David Warner, the actor who played Villains and more, has died at the age of 80

David Warner, who began his career on the British stage, including playing Hamlet for the Royal Shakespeare Company when he was just 24 years old, then gravitated toward film and television, amassing over 200 credits, including “Omen,” “Time after Time.” Tron, Titanic and Wallander died on Sunday in northwest London. He was 80.

In a statement, his family said the cause of death at Denville Hall, the actors’ retirement home, was a “cancer-related illness.”

Although Mr. Warner has played a variety of roles, he may have been frequently identified with villainous roles. It was Jack the Ripper in the 1979 movie Time After Time. Two years later, in the movie Time Bandits, his character was simply called Evil Genius. In the 1982 movie “TRON” in which Jeff Bridges’ character, Kevin Flynn, is teleported inside the computer, Flynn’s enemy is both in the real and virtual worlds.

Mr Warner told the British newspaper The Independent in 2003: ‘I’ve never been asked to star in the happy romance. So having the girl is something that has never occurred to me.’ I’ve worked with some extraordinarily beautiful women, but they never want to stay with me “.

Not that he was interested in roles like the ones on “TRON”.

He told the New York Times in 1982, “It was fun seeing him with the audience, hearing them mock me and my gang.”

Some actors had relatively short successes, but Mr. Warner remained highly employable for a very long time. In his first full decade in film and television, the 1970s, he amassed over twenty credits; In the ’90s, over 80. He had a face that seemed adaptable to almost any occasion, whether the role required anonymity or complexity.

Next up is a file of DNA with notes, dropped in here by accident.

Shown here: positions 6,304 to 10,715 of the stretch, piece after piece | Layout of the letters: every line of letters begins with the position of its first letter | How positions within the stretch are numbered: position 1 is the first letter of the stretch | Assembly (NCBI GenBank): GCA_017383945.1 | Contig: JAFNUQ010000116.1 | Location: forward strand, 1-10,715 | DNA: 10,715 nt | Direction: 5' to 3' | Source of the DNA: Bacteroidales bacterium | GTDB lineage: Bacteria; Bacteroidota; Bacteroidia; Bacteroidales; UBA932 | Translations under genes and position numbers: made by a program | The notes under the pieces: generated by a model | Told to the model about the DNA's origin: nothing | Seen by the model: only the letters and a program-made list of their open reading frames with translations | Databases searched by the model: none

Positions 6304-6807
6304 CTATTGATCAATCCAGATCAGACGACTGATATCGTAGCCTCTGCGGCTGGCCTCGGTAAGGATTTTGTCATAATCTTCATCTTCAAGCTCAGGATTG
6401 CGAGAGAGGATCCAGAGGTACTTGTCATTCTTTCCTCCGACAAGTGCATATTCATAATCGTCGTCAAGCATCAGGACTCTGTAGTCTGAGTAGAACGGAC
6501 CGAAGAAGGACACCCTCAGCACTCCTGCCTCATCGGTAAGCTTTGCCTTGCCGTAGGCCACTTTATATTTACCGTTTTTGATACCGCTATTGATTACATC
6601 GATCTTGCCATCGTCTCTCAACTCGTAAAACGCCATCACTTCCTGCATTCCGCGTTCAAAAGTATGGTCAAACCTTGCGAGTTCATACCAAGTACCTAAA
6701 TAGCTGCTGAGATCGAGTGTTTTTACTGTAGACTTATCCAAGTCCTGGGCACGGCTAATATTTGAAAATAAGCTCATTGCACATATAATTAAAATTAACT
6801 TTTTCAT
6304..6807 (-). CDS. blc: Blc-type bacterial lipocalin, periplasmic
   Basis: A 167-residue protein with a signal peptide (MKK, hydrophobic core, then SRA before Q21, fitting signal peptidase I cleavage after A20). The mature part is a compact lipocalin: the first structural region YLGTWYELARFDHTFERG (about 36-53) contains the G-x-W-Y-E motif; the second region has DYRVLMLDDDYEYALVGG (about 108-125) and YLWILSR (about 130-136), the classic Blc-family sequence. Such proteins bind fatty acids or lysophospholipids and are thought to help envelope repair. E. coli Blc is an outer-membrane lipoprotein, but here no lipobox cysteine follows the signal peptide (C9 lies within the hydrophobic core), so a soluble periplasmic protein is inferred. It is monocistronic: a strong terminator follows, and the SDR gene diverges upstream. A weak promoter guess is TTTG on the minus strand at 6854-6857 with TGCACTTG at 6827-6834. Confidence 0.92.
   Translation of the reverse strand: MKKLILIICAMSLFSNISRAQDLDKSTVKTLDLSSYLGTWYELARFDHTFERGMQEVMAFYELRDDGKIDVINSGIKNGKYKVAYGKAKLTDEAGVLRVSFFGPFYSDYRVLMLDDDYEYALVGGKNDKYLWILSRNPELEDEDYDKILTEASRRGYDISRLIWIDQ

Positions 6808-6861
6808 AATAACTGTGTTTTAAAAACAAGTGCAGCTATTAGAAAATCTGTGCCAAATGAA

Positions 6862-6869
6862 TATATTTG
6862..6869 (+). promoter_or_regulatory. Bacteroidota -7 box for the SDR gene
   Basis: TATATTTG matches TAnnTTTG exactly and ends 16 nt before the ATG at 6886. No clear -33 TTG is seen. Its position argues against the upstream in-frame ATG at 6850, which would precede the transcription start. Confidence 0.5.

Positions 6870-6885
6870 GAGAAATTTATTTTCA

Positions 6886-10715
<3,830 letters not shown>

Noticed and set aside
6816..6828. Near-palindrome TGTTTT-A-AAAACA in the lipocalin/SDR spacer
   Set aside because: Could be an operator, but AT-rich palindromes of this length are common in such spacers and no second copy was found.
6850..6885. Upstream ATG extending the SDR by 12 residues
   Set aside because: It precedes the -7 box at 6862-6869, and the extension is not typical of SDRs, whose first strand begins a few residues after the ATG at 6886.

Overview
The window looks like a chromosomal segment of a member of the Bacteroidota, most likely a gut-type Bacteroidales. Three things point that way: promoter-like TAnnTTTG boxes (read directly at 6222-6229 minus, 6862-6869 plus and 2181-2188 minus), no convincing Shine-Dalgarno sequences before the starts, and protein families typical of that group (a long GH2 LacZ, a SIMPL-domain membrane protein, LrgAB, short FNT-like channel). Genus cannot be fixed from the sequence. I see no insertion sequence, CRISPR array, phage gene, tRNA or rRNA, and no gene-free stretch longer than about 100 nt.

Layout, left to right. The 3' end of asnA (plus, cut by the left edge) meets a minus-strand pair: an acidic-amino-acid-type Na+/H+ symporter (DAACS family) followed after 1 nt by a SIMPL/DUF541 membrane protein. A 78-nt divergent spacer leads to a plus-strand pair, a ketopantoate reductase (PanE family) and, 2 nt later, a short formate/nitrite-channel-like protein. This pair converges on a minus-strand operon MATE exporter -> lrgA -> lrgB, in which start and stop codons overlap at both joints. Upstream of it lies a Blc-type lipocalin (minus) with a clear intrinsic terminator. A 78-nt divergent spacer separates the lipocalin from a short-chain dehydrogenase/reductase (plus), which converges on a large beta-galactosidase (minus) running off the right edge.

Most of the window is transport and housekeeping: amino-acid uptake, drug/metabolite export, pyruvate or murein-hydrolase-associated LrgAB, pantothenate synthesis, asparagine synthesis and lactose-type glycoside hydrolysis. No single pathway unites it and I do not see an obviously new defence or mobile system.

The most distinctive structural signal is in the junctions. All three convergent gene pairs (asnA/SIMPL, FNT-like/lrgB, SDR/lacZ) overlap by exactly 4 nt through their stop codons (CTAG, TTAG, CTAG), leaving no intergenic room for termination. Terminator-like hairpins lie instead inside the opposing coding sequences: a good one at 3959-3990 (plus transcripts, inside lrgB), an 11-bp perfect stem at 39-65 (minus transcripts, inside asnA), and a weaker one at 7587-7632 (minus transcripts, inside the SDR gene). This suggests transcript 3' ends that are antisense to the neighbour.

Vincent Canby wrote in The Times in 1968, “in a way that makes his face almost entirely forgettable, as any of the thousands of faces seen at a bus stop,” in his assessment of Mr. Warner’s portrayal of a soldier in the drama “The Bofors Gun,” Comment to be a compliment. After about 35 years, Emily Young, who directed him in the 2003 drama “Kiss of Life,” said the exact opposite.

“David has such a physical presence,” she told The Independent. “He seems to carry his life’s experiences in his body and face.”

It was director Peter Hall, who at the time was the artistic director of the Royal Shakespeare Company, who elevated the young Mr. Warner to theatrical prominence, taking several high-profile roles, including the lead role in the 1965 film Hamlet. Warner gave a different interpretation For the role of what theatergoers are accustomed to, and critics split. One fan was Mark Gardner from The Sunday Mercury of Birmingham, England.

Mr. Gardner wrote: “This young introvert, blinker, hides his sadness and insecurity under his clown hat and khaki student habits.”

“It is the Hamlet of this bewildered, post-war, frustrated, unhappy generation, sure of nothing,” he added.

Production lasted in reference for two years. In 2001, in an interview with The Times, Mr. Hall spoke about Mr. Warner’s performance.

“Most importantly, it was Hamlet Village that really defined the 1960s part,” he said. “Hamlet was young. David’s kindness and negativity matched the power of a flower and so on. He was wonderful.”